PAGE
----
Japan will withdraw from the International Whaling Commission (IWC) and resume commercial whaling from July, it said on Wednesday, abandoning a decades-old campaign to persuade the commission to allow it to hunt whales commercially.
The announcement drew criticism from anti-whaling groups and others, with Australia saying it was "extremely disappointed" and New Zealand regretting the resumption of the "outdated and unnecessary" commercial killing of the ocean mammals.
Japan's commercial whaling will be limited to its own territorial waters and its exclusive economic zone, said Chief Cabinet Secretary Yoshihide Suga, who made the announcement at a news conference after a cabinet decision on Tuesday.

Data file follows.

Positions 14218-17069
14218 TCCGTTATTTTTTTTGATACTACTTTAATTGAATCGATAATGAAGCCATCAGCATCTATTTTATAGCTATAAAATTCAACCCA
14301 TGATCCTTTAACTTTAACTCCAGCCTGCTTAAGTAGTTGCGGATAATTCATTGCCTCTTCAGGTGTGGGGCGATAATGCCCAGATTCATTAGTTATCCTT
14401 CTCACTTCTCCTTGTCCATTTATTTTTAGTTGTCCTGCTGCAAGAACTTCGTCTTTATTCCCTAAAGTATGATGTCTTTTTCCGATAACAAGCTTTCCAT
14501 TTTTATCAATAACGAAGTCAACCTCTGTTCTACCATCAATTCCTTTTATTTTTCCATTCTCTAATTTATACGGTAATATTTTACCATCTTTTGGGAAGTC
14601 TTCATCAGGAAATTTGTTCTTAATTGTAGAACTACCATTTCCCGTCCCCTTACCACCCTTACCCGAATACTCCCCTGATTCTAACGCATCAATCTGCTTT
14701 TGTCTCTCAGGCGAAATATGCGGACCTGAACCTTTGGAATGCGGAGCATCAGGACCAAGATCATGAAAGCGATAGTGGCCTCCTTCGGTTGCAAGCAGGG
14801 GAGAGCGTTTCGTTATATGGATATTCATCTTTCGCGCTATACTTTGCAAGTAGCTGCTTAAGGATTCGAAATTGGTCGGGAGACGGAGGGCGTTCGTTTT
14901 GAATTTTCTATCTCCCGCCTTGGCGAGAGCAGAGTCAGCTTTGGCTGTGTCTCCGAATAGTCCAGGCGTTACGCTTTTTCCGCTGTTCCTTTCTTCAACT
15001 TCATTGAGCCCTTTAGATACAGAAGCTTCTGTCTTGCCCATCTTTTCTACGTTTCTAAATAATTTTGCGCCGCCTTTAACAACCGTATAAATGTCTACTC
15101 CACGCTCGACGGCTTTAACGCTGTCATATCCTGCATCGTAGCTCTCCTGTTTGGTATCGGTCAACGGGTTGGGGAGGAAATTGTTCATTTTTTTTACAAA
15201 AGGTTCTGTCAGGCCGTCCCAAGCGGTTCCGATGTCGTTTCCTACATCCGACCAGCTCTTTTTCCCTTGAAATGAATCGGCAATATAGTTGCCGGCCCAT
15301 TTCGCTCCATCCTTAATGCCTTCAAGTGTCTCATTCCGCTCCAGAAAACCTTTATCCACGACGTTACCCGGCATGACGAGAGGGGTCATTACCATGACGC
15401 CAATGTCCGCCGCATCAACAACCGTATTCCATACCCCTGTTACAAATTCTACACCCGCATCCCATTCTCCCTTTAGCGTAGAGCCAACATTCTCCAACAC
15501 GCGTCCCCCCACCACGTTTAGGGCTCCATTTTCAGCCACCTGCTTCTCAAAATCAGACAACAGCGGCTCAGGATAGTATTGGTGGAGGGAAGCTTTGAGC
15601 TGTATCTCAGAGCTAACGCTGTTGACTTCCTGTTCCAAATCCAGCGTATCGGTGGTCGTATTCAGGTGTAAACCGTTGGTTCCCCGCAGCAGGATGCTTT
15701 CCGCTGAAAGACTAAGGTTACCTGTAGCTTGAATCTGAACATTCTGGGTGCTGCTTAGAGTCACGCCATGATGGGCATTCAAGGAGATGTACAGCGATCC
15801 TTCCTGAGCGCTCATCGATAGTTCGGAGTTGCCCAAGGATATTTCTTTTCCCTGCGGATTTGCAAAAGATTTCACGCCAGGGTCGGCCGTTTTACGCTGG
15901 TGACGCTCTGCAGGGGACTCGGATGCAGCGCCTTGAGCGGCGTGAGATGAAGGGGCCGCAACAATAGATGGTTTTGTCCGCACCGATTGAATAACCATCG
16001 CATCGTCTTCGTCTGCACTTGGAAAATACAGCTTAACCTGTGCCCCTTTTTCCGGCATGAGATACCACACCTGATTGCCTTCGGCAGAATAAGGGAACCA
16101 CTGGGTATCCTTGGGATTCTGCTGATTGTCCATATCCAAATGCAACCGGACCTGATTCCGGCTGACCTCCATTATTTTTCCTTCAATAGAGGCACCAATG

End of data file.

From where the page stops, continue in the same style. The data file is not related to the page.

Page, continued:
"From July 2019, after the withdrawal comes into effect on June 30, Japan will conduct commercial whaling within Japan's territorial sea and its exclusive economic zone, and will cease the take of whales in the Antarctic Ocean/the Southern Hemisphere," Suga said in a statement.
"The whaling will be conducted in accordance with international law and within the catch limits calculated in accordance with the method adopted by the IWC to avoid negative impact on cetacean resources," he said.